So-called alternative investments don't make sense for the vast majority of retail investors, who would be better suited to a portfolio of mainstream assets.
However, there's something rather alluring about alternatives and how they behave from an investment perspective.
Where any of our clients express an interest in investing in classic cars, wine, art, luxury watches or even a stamp collection, we urge caution, explain the risks (and costs) involved, and encourage treating the portfolio as a hobby/passion first, investment second.
This research from private bank Coutts shows it was a mixed year for the investment performance of alternatives last year, with classic cars and fine art falling in value, but rare musical instruments and photography recording positive returns.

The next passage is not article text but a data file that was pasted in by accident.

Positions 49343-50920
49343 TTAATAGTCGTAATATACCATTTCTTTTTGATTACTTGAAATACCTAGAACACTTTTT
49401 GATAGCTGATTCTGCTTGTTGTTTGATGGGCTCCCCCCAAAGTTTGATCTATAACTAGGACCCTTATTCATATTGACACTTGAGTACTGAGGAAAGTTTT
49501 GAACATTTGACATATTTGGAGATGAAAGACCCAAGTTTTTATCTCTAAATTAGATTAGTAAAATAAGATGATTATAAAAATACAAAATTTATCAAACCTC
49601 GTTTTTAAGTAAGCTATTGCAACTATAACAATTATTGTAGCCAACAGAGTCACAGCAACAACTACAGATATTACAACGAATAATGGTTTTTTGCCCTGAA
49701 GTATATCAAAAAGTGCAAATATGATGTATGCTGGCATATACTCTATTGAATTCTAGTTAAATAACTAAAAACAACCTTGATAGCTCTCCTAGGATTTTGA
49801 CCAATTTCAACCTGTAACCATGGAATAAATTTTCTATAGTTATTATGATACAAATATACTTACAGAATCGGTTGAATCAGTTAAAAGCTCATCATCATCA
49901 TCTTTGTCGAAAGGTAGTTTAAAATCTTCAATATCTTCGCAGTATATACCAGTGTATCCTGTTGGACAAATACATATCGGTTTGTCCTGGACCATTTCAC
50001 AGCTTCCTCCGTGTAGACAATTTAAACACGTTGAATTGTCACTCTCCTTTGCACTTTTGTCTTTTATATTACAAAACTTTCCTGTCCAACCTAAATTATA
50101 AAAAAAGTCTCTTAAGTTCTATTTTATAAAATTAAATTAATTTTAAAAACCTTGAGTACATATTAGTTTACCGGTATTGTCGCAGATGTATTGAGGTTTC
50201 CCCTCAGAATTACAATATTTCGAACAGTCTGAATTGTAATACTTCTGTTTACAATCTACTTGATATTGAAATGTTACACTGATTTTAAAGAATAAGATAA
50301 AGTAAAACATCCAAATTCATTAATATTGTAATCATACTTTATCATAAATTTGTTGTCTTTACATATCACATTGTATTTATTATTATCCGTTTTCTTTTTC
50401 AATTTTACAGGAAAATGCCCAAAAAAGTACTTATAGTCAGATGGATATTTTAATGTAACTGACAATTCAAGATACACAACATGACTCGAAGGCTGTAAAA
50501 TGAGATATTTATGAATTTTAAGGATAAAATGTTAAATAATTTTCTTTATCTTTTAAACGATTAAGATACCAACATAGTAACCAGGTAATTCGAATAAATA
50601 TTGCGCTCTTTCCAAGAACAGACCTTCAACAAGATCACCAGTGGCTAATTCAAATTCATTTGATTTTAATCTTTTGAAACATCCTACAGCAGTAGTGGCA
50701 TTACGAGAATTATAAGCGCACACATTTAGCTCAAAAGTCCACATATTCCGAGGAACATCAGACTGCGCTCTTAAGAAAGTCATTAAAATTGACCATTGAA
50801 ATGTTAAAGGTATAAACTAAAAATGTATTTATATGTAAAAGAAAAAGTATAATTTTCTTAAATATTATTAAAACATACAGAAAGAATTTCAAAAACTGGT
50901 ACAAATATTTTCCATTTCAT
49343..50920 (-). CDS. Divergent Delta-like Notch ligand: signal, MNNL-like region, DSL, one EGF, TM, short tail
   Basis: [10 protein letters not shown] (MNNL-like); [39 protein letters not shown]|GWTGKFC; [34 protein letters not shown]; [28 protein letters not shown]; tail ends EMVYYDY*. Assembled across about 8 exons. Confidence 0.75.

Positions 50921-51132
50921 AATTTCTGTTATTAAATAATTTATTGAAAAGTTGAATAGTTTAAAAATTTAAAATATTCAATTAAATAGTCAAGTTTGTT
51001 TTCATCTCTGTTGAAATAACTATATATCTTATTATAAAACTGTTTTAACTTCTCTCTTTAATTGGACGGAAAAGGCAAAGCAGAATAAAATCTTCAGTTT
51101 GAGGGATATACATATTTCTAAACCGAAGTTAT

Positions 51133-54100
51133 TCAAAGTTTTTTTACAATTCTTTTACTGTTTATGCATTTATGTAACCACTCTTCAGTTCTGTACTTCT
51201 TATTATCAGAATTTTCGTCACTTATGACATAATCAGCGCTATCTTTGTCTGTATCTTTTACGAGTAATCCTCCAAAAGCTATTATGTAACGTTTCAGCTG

One problem with the average performance figures of alternatives is basing them on what is a relatively small and illiquid market; you can't view classic car price changes in the same way as those applied a major stock market index.
Where alternatives do appeal to investors, buy them because you know and love the asset in the first instance. Be prepared to hold them for very long periods of time. And don't invest more than you can afford to lose.
A photograph of visitors to the Art Institute of Chicago in 1990 by Thomas Struth sold for $777,080 (£600,890), with pictures by Gilbert & George, Robert Mapplethorpe and Andreas Gurksy all making more than $400,000.